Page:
Showing posts with label Beethoven. Show all posts
Showing posts with label Beethoven. Show all posts

Sunday, September 3, 2017

LUDWIG VAN BEETHOVEN: The Deaf Musician


English: Johann van Beethoven
Johann van Beethoven (Father of Ludwig)
(Photo credit: 
Wikipedia)
Beethoven was among the most famous classical and romantic music composers. He was born in December 1770, in a place known as Bonn, the capital of Electorate of Cologne and a part of Roman Empire. Ludwig was born in a family deeply involved in classical music. His first music teacher was his father Johan Van Beethoven.

By the age of 14, he started to work as an assistant organist in a court. While he was working for Christian Gottlob Neefe who was a member of Order of the Illuminati, Beethoven got influenced by the ideas of Freemasonry. A secret society criticized for working for devils and worshipping occults.

In 1787 Ludwig's mother got sick and then died, following which his father went deep into alcoholism. Having no one to care for his younger siblings he had to stay in Bonn for next five years. In 1792, Beethoven left Bonn for Vienna where he learned playing music from Joseph Haydn and Leopold Mozart.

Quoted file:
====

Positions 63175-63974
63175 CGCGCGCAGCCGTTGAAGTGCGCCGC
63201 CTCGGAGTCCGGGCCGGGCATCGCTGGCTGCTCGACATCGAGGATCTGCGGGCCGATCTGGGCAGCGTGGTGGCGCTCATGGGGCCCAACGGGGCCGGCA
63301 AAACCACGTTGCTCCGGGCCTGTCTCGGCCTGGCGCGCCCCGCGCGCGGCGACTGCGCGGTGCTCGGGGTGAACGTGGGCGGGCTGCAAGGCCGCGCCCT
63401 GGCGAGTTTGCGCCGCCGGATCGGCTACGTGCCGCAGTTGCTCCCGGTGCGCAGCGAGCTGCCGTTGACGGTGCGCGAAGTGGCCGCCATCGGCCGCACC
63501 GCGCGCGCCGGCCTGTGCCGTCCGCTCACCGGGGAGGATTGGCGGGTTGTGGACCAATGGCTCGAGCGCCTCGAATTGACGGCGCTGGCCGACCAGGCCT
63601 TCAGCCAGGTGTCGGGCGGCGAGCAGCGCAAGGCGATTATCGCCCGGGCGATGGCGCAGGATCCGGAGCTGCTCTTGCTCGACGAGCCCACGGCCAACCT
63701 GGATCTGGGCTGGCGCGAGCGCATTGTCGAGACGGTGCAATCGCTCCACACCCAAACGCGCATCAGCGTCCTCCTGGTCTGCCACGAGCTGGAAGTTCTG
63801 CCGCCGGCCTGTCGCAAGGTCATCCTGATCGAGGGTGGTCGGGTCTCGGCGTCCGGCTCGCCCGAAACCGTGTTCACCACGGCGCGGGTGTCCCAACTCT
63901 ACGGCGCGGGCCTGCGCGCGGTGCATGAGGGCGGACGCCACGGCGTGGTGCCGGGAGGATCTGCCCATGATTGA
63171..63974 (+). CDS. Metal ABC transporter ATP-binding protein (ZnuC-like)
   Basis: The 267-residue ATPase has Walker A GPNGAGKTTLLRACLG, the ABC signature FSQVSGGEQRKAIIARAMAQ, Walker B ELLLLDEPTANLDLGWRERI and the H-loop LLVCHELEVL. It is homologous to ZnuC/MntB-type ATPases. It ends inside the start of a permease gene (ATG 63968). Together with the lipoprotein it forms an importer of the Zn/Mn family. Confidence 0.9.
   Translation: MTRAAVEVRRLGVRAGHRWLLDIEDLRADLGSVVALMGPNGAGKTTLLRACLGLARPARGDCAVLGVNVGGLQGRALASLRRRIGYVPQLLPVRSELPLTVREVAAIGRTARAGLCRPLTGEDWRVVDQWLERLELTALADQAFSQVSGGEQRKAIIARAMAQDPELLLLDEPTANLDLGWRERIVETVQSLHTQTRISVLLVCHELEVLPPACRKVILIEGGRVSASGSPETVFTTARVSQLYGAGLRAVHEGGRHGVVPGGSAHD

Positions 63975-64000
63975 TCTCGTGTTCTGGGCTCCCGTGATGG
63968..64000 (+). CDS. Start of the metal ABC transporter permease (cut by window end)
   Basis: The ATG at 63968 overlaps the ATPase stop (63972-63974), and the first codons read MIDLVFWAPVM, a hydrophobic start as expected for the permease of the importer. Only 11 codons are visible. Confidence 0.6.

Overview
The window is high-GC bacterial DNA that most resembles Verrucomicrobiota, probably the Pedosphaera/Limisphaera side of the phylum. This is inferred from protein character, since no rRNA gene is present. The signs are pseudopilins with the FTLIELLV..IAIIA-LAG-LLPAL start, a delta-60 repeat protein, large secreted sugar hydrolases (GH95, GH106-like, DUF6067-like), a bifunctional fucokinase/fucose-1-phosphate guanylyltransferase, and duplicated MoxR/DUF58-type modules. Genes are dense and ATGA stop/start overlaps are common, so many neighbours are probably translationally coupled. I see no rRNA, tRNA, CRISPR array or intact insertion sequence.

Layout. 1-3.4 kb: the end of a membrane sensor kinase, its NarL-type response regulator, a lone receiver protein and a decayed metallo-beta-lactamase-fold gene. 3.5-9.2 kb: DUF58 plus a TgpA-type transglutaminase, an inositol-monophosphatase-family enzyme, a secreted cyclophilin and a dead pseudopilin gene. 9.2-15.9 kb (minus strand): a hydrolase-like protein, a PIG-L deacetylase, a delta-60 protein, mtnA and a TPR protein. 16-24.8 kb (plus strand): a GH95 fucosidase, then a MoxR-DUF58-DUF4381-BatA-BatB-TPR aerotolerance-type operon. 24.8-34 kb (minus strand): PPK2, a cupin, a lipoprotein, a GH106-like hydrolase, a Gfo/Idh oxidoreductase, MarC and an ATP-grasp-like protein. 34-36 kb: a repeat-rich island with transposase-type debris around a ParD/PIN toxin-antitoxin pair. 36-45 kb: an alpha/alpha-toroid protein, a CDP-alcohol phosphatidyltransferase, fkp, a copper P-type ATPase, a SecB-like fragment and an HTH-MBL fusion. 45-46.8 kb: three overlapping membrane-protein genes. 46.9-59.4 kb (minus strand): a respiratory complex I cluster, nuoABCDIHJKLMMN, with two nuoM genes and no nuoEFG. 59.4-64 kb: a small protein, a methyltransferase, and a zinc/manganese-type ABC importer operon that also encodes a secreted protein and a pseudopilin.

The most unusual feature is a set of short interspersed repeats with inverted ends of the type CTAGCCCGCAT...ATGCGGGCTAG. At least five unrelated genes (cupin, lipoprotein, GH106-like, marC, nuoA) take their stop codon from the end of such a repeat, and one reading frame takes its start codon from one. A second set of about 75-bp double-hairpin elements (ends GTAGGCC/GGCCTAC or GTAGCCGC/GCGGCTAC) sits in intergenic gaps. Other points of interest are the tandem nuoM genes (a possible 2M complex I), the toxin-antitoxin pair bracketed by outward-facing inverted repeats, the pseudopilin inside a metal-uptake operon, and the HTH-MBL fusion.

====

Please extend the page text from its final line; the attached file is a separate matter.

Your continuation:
In Vienna, Beethoven had to strive hard to conceive notable reputation in the musical industry. For the premiere of his first symphony, he hired the Burgtheater and presented his Septet, the First Symphony and Piano Concertos, along with some works of Haydn and Mozart. Soon after these achievements, Beethoven started to gain fame and eminence.

In 1799, when Beethoven was teaching music lessons to Hungarian Countess's daughters, he started an affair with the youngest daughter, Josephine. But as soon as the Countess Anna Brunswick discerned this, she married her daughter Josephine with Josef Deym. The love between them didn't diminish and was accentuated again after the sudden death of Deym.

English: Picture representing Ludwig van Beeth...
Picture representing Ludwig van Beethoven in 1823
 (Photo credit: 
Wikipedia)
Beethoven's hearing ability started to deteriorate by the age of 26, it is said that he suffered from a severe form of tinnitus, typhus or some sort of auto immune disorder. He was used to writing letters to his friends and doctors, in which he wrote about the pain and agony he was facing but nothing would help. His ability to hear gradually decreased until 1814 when he completely became deaf.